Want To Empower Other Women? Here Are 5 Ways

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Cattiness, gossip, mean girl culture ... you can't blink these days without some reference to the way our culture teaches women to tear each other down. It's disheartening, to say the least — there are plenty of people in this world picking women apart without us turning on each other, too. Instead, shouldn't we actively being practicing things women can do to help other women? It's not as though we don't have examples to inspire and empower us: Malala Yousafzai, Gina Rodriguez, Sheryl Sandberg, Gloria Steinem, Emma Watson, Oprah Winfrey, Beyonce. Following in the stead of such fierce contemporaries (and the women who changed history before them), we can build a global community of empowered women.

Recently, I was pulled into drama involving a few of my friends over a Facebook post about — wait for it — selfies. Selfies. Let that sink in for a minute. Here was a group of five or six grownass women arguing with each other about selfies and what they say about the person taking them. Over the last few weeks, the issue has reared its ugly head more than once, and snarky comments have been lobbed with deft precision like lyrical grenades. Although I quickly extricated myself from the hostility, I haven't yet been able to shake the feeling that we live in a world that wants to see women fail. And since our greatest strength is each other, pitting us against one another has seemingly become part of some tactical strategy. We're pushed to judge one another based on patriarchal standards (i.e. selfies are crutches of women who are insecure or superficial) when, really, we should be standing in solidarity.

There are myriad ways women can help each other to this end, but here are five we could all stand to weave into our lives a bit more.

1. Cut Each Other Some Slack

Right? As women, we will be judged. Often, and unfairly. We will be scrutinized for decisions we make, even over something as inherently personal as our own bodies. Don't be part of the madding crowd; if we see another woman make a decision we may not agree with, but we have no great moral or ethical objection to, we can cut her some slack. Give her a pass. We don't need to tell her we think she's making a big mistake — there will undoubtedly be many others who do so.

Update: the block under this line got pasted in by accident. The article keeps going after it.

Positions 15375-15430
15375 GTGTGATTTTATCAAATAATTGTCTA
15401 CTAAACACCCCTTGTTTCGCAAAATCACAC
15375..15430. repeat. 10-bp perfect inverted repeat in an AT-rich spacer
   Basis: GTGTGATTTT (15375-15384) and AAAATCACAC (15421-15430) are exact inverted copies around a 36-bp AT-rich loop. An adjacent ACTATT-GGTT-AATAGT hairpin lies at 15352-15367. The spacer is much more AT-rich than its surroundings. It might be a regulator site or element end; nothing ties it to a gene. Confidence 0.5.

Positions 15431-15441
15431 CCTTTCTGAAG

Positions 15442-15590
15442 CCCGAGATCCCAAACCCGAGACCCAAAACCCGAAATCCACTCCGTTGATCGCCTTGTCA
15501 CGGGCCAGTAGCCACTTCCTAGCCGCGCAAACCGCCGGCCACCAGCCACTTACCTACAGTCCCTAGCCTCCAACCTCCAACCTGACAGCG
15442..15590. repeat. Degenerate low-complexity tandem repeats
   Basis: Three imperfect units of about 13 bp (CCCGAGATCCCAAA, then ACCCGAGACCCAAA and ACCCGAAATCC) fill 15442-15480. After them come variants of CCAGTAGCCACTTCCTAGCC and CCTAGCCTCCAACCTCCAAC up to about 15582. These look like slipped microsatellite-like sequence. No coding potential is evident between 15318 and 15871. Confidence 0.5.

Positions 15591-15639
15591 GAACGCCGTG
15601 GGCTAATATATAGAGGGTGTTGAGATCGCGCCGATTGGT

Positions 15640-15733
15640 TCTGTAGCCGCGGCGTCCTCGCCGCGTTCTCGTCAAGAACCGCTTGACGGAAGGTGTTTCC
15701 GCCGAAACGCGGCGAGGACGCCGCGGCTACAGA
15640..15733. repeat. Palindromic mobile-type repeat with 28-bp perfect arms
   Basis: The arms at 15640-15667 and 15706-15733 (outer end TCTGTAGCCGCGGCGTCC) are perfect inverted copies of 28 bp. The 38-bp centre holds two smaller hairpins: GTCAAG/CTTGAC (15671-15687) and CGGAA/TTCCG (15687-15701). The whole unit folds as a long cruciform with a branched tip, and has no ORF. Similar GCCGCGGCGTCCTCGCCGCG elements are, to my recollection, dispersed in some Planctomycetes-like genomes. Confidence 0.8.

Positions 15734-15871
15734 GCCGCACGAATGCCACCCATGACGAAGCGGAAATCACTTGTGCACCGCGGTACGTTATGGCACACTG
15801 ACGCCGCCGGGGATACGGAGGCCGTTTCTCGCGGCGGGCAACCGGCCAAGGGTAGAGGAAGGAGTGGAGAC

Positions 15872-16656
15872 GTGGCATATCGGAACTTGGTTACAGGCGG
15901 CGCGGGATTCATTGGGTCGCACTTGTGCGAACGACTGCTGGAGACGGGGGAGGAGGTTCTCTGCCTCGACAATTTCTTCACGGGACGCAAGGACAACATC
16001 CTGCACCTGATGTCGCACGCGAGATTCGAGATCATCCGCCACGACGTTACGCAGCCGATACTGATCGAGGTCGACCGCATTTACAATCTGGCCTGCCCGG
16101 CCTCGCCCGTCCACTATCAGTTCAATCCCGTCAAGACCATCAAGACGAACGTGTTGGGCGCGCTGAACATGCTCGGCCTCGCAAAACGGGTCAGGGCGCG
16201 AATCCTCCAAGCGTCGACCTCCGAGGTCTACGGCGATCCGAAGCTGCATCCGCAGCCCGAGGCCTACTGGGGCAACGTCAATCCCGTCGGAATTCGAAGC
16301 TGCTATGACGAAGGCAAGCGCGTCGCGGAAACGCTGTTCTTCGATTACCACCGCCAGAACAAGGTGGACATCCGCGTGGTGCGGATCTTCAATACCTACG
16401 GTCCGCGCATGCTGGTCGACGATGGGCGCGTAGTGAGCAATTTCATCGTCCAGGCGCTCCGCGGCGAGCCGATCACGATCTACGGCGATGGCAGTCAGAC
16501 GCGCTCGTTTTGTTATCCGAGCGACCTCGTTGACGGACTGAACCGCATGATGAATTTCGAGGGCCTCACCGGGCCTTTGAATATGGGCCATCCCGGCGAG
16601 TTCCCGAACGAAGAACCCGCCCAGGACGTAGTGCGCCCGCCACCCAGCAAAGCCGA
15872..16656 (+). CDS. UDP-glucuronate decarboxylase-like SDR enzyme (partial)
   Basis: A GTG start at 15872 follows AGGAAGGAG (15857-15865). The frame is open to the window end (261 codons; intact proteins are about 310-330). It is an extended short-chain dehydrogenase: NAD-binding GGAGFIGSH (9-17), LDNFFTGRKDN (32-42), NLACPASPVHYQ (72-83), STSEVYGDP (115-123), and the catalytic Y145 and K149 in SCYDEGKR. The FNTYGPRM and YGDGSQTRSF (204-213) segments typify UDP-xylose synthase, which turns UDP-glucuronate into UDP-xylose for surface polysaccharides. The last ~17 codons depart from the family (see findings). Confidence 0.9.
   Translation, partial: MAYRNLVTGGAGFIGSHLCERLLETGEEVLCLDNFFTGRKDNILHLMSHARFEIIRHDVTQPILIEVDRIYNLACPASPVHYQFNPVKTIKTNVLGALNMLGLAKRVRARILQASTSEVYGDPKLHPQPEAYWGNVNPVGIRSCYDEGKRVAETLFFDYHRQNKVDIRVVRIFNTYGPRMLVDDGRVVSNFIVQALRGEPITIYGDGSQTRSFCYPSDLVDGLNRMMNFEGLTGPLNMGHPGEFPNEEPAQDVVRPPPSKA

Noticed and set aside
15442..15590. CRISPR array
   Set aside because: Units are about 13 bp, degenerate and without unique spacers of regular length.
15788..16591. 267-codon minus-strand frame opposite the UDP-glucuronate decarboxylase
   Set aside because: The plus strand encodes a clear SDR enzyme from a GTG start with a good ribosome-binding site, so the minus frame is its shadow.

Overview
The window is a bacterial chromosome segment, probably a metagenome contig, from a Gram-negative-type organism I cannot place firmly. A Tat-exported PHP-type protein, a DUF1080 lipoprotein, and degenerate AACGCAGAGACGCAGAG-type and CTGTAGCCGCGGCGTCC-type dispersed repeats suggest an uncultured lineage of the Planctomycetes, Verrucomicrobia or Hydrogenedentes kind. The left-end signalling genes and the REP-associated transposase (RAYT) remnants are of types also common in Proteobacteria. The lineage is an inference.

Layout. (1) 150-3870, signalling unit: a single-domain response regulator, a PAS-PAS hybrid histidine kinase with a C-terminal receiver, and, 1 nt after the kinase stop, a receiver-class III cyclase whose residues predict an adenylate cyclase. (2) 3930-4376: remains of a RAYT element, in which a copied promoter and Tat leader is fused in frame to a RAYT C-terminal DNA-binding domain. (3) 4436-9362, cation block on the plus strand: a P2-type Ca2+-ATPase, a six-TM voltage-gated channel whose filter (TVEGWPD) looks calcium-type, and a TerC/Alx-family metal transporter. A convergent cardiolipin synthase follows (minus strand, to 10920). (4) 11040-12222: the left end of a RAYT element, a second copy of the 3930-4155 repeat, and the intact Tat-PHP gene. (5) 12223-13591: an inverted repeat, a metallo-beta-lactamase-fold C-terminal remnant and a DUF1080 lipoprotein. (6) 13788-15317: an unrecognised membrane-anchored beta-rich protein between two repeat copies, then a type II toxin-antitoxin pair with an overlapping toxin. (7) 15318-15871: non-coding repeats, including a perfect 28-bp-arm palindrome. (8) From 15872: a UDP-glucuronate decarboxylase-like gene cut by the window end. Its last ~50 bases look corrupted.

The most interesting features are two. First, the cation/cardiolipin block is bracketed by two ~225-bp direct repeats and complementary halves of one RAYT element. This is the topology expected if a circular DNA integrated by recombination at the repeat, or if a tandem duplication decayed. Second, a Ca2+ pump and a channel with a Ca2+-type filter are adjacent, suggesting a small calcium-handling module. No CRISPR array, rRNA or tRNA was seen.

2. Share Your Story

We live in the digital age, which often means the collective narrative we see is one of perfection. It can be very isolating when your own life is less than stellar. We, as women, can be more inclusive by being honest with each other. Sharing the gritty truth of our lives with each other is beautiful, even when the stories we're telling are decidedly un-pretty.

3. Celebrate Each Other

This cannot be stressed enough. Celebrate each other. We are women, hear us roar, in numbers too big to ignore. Teach your daughters about women who are athletes and scientists and engineers. Follow the careers of women directors and producers in Hollywood, and feel good about spending $10 on a movie ticket that will help fight the depressing gender bias in Hollywood. Devour books by women writers, buy paintings from women artists ... show up for each other. Cheer for each other. CELEBRATE EACH OTHER. When we are in each other's corners, we can't lose.

4. Be A Mentor

Barbara Bush once said, "Some people give time, some money, some their skills and connections, some literally give their life's blood. But the point is everyone has something to give." As women, there are no bounds to what we are capable of. We all have individual strengths which we can, and should, share with each other. While it's certainly okay to be competitive when it is called for, we need to remember that one woman's success does not equate another woman's failure. There's enough room for all of us to win. Instead of actively trying not to betray our "edge" to the competition, we can help each other reach the next rung of the ladder.

5. Educate And Empower Men

Yes, women have so much power. But the reality is we do still live in a patriarchal society and, often, the people pitting us against one another are men. Part of solving the problem, therefore, is addressing its root. If we speak up when we hear a man make a derogatory comment about another woman and use our voices to educate men about things like feminism and gender bias, we create a ripple that spreads beyond the women in our own inner circles to women far beyond as well.

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